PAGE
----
Normal. My college friends and I, imagining ourselves as decidedly worldly, often declared that “nice is not enough,” meaning that people needed to be interesting, edgy, neurotic even to really be worth knowing. Believing that normal is overrated would probably be the updated analog. Who wants to be normal in a culture that prizes speaking up and standing out? Well, um, me.
Having cancer has made normal intoxicating, rare, special. Normal means I spend my weekend planning bike rides and putting off yard work instead of thinking about cancer. Normal means I talk to the kids all the time, but not about my cancer. Normal means I’m not in pain from surgery, rashy from radiation, or feeling turned inside out because Tamoxifen. Normal means life without cancer.
Of course the cancer hasn’t completely left my mind—I take Tamoxifen every day so I can’t say that I’m done with cancer or cancer treatment. And I will have my follow-up mammogram in August, a follow-up appointment with the surgeon (actually, his PA) in October, and a follow-up appointment with the medical oncologist in November. But why think about any of that until the dates arrive? If my cancer diagnosis taught me anything worthwhile, it would probably be that I now truly understand that worry does absolutely no good. Life happens despite our anticipations, hedges, or attempts to bargain for something better, because that’s normal, too—the unexpected.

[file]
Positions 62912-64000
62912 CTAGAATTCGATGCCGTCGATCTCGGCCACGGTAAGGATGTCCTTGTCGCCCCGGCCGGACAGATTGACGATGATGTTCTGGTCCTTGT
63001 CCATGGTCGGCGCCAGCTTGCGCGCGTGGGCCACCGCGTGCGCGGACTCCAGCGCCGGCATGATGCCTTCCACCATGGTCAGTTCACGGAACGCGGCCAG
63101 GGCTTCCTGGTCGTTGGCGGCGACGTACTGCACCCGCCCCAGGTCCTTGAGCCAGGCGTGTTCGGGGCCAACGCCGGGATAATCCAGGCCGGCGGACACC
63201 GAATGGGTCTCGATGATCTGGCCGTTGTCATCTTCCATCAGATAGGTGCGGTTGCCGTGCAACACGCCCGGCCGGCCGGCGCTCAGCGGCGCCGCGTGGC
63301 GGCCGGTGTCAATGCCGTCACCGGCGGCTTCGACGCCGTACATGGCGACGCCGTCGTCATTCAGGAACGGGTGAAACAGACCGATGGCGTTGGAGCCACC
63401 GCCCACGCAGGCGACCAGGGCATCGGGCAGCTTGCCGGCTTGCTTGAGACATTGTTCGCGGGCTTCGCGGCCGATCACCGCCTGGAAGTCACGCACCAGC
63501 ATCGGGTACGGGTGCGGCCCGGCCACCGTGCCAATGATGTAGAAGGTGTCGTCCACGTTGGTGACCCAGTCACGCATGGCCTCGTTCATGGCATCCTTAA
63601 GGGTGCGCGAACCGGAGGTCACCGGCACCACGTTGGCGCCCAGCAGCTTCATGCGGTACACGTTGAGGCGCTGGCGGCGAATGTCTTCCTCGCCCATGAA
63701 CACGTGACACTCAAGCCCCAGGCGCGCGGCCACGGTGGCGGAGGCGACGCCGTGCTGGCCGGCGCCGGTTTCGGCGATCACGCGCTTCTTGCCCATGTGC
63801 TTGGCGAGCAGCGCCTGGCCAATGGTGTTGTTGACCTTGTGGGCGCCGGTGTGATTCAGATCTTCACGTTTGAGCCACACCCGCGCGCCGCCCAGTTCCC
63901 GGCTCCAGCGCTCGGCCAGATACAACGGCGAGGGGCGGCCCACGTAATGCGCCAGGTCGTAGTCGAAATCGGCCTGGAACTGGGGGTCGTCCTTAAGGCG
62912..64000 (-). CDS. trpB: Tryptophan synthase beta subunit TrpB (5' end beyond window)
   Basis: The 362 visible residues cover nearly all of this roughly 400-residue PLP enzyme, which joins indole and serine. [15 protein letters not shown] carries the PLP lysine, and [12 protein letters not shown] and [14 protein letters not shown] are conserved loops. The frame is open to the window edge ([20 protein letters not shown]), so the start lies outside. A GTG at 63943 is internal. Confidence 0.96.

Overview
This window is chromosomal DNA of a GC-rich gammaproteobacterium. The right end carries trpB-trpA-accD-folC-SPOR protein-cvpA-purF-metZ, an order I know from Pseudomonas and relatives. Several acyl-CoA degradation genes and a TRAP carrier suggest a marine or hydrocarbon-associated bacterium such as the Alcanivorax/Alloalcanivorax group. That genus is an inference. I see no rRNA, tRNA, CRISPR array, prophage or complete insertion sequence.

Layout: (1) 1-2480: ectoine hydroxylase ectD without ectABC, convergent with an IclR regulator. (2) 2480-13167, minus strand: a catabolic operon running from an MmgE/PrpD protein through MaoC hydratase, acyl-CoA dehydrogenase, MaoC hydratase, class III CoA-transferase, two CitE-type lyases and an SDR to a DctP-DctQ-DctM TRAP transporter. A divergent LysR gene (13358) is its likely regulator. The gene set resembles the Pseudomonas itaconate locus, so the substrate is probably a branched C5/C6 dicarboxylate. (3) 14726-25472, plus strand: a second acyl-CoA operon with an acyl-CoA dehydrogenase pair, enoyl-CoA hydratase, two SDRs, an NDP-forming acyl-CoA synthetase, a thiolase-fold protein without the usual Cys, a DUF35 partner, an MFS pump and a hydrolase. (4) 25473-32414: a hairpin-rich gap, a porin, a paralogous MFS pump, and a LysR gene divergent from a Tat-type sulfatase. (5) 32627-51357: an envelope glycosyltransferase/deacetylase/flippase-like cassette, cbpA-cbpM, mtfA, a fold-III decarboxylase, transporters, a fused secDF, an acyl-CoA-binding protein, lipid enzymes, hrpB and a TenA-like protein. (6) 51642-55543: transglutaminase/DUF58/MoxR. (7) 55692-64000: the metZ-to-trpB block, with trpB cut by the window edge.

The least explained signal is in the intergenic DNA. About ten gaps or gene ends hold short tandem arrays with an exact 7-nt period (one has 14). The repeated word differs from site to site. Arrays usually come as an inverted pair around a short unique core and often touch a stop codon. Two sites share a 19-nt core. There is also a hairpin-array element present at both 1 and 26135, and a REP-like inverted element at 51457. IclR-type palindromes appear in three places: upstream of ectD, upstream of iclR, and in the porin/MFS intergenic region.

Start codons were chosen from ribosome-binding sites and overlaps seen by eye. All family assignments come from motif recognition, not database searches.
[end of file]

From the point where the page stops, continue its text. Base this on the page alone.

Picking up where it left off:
The cancer diagnosis was unexpected. How could it be otherwise? But then cancer became normal, or at least took the place of so much of my normal life that I then had to find a way back to my true normal.
And right now I’m at the beginning of that effort. I feel the texture of normal in my life, which is to say I feel the absence of the fear of cancer. To be in the present and not be afraid—I think that that’s where normal starts.